Becoming a physician is a long and transformative process that will enable you to intervene meaningfully in the lives of others. Many aspiring physicians have a variety of interests and abilities; these abilities, combined with the analytical skills and long hours of training required to obtain an M.D. or D.O. (doctor of osteopathic medicine) degree, are transferable to a host of other fields.
Combining the M.D. with another degree, such as a Ph.D., M.B.A., M.P.H. (master of public health), or M.P.A. (master of public administration), can greatly enhance your career options and impact. However, pursuing a joint degree is a significant undertaking, and preparation is key. Here are the three most common joint degree offerings; consider whether they're right for you and the impact on the application process:
• M.D./Ph.D.: This is arguably the most established (and arduous) of the joint degree paths. Applying for an M.D./Ph.D. is not a last-minute decision; a demonstrated research track record, stellar grades, and exceptional MCAT scores are the norm for most M.D./Ph.D. candidates (particularly Medical Scientist Training Program participants).
The M.D./Ph.D. is designed for aspiring physician scientists who intend to dedicate at least part of their career to conducting research. Many M.D./Ph.D. graduates become research and/or clinical faculty at academic medical centers. However, the balance of clinical and research responsibilities is highly variable, with some practicing medicine full time and others not completing a clinical residency.
If you designate M.D./Ph.D. programs on your AMCAS (American Medical College Application Service) application you are required to write two additional essays; an M.D./Ph.D. essay (3,000 characters) highlighting your reasons for applying; and a significant research experience essay (10,000 characters). It is expected that you will have outstanding letters of recommendation from your research preceptors, so plan ahead!
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• M.D./M.B.A.: In recent years, the M.D./M.B.A. has increased in popularity and utility. From private practice and medical school administration to healthcare investment banking, the M.D./M.B.A. can provide the opportunity to position oneself at the interface of medicine and business.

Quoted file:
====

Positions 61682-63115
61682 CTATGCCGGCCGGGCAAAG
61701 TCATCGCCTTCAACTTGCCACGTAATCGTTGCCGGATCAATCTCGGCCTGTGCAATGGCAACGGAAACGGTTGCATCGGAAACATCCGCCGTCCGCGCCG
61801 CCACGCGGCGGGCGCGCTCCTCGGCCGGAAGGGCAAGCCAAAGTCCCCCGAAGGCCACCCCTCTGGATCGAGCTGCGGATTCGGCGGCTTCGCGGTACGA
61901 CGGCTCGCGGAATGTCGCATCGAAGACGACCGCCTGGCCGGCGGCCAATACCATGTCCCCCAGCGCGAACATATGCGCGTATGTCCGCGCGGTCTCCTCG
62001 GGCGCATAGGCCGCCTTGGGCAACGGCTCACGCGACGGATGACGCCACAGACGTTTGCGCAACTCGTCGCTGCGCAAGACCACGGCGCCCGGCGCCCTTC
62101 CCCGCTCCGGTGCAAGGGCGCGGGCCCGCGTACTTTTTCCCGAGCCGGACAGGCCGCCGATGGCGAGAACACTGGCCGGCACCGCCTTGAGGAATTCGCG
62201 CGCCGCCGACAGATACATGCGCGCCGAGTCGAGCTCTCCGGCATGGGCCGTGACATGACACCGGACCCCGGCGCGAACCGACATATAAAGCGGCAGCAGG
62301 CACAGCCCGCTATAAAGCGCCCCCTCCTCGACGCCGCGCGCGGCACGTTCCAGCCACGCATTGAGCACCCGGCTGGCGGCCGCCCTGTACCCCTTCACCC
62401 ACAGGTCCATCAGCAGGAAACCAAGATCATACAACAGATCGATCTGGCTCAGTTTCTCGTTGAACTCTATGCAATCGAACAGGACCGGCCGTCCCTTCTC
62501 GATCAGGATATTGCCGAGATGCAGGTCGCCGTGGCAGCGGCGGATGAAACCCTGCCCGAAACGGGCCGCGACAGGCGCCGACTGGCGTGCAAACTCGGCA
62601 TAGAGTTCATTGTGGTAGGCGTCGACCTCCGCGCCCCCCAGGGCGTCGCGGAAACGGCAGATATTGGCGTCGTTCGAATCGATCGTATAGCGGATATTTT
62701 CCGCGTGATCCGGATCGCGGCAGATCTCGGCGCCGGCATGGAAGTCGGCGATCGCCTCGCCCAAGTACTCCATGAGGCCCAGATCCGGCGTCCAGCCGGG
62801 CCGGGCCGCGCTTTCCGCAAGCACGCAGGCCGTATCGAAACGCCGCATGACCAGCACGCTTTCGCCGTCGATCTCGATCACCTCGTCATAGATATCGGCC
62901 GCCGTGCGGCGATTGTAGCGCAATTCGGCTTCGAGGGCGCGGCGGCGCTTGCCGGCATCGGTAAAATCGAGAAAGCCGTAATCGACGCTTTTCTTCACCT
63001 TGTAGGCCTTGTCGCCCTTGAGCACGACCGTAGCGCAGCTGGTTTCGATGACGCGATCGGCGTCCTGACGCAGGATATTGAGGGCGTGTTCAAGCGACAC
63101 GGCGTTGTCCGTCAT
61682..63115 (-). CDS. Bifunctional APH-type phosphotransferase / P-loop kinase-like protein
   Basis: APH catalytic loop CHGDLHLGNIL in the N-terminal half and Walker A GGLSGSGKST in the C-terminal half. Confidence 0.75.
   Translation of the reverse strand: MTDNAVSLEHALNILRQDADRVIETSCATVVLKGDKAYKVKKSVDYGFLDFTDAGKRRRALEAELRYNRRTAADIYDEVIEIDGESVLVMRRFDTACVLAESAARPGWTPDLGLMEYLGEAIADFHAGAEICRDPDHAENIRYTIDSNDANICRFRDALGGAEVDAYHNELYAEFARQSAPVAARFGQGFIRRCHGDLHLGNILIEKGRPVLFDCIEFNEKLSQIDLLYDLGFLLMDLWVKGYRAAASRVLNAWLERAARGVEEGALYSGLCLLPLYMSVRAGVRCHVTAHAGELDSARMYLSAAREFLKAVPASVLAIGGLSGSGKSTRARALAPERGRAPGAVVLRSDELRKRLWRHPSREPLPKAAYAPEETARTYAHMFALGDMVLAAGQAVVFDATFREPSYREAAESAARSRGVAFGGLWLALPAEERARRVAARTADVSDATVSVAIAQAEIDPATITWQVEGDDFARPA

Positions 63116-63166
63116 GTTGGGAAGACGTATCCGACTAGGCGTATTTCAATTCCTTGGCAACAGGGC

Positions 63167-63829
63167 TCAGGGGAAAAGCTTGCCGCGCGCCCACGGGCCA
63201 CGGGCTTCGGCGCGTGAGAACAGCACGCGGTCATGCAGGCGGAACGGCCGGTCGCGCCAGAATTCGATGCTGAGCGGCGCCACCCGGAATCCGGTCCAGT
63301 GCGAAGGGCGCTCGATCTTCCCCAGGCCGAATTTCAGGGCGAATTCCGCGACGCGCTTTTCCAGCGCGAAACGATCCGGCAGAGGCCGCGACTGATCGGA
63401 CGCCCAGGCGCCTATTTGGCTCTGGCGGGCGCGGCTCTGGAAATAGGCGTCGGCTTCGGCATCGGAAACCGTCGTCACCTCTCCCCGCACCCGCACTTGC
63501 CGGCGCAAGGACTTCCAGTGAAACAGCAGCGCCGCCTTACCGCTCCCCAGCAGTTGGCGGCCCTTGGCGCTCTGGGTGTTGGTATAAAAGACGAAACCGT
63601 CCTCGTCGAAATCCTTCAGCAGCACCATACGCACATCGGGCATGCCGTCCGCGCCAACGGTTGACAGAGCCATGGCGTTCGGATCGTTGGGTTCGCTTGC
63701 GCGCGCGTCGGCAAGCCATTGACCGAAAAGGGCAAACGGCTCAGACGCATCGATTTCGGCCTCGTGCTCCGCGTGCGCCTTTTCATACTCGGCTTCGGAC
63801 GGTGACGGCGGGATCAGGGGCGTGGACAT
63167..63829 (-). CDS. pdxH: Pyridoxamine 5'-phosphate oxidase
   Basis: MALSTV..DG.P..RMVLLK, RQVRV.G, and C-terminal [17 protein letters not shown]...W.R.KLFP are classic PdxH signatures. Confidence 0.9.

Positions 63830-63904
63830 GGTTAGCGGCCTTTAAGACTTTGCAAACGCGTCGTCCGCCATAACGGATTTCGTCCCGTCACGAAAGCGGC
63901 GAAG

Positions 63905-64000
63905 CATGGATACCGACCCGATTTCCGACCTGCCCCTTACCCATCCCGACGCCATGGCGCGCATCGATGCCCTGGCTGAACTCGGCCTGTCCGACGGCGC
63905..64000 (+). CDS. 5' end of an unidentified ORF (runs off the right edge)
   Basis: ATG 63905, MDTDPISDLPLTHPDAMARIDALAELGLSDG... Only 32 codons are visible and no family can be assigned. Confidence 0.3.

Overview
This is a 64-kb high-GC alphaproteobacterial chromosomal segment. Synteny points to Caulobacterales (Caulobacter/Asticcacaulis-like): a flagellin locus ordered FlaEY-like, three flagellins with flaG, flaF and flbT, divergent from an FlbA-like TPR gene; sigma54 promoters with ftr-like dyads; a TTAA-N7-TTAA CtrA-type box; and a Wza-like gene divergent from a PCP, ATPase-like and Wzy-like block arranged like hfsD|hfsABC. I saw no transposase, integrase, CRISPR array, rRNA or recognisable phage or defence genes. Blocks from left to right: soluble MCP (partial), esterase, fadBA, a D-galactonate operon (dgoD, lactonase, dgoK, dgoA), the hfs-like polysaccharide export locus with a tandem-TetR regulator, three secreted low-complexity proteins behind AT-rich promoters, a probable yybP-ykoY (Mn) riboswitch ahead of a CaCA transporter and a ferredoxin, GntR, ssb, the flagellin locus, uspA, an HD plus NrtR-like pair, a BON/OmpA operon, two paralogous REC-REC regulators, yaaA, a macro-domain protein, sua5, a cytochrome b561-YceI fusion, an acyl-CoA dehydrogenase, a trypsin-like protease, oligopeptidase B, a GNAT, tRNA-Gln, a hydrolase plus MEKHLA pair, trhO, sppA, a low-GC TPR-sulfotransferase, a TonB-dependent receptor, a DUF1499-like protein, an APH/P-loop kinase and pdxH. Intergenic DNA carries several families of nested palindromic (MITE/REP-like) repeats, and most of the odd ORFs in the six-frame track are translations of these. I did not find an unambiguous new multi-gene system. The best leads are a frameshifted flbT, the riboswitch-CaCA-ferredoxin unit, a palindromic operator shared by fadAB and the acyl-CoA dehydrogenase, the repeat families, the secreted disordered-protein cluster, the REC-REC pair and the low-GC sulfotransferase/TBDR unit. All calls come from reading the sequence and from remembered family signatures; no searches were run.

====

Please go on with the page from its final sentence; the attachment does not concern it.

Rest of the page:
With most programs, especially the most competitive (Harvard University, The Wharton School at University of Pennsylvania, Stanford University), acceptance to the M.D. program does not guarantee admission to the business school; applications are submitted separately (and yes, you need to take the MCAT and the GMAT).
Once accepted, the programs are typically integrated and you can complete the M.D. and the M.B.A. in five years. Select programs such as Tufts University and Texas Tech University offer integrated four-year M.D./M.B.A. programs. Undertaking an M.B.A. on top of the M.D. will increase the cost of your medical education, but can provide valuable skills and a broader cross-section of career opportunities down the road.
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• M.D./M.P.H.: Public health is an evolving and expanding discipline, and the M.P.H. helps to provide a framework and understanding of healthcare at the population level. There has been a significant increase in the number of medical schools offering joint M.D./M.P.H. programs (currently over 75), and virtually every medical school will afford you the opportunity to take a leave between the second and third year or between the third and fourth year to pursue an M.P.H. at another institution.
It is not imperative to apply to a combined program, but like the M.D./M.B.A., it is advisable because it can decrease the length of time. The good news with most M.P.H. applications is that they will accept your MCAT scores, so there's no need to take the GRE. The Association of American Medical Colleges website offers more information about joint M.D./M.P.H. programs.
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Obviously the time and preparation to apply for (and pursue) a joint degree program is significant, and it may not be for everyone. However, joint degree programs can greatly enhance your career opportunities and impact, so depending on your career goals, they are worth consideration. Plan ahead, do your research, and don't hesitate to call the medical school admissions office with questions. Good luck!
Mark D'Agostino, M.D., M.S., M.Sc. is a Brigade Surgeon in the United States Army. As a Marshall Scholar, he earned a master's degree in Biochemistry at the University of Nottingham Medical School, and a second master's in Health Policy, Planning and Financing from the London School of Economics (LSE) and London School of Hygiene and Tropical Medicine (LSHTM). After graduating from Brown Medical School, he trained at Walter Reed Army Medical Center.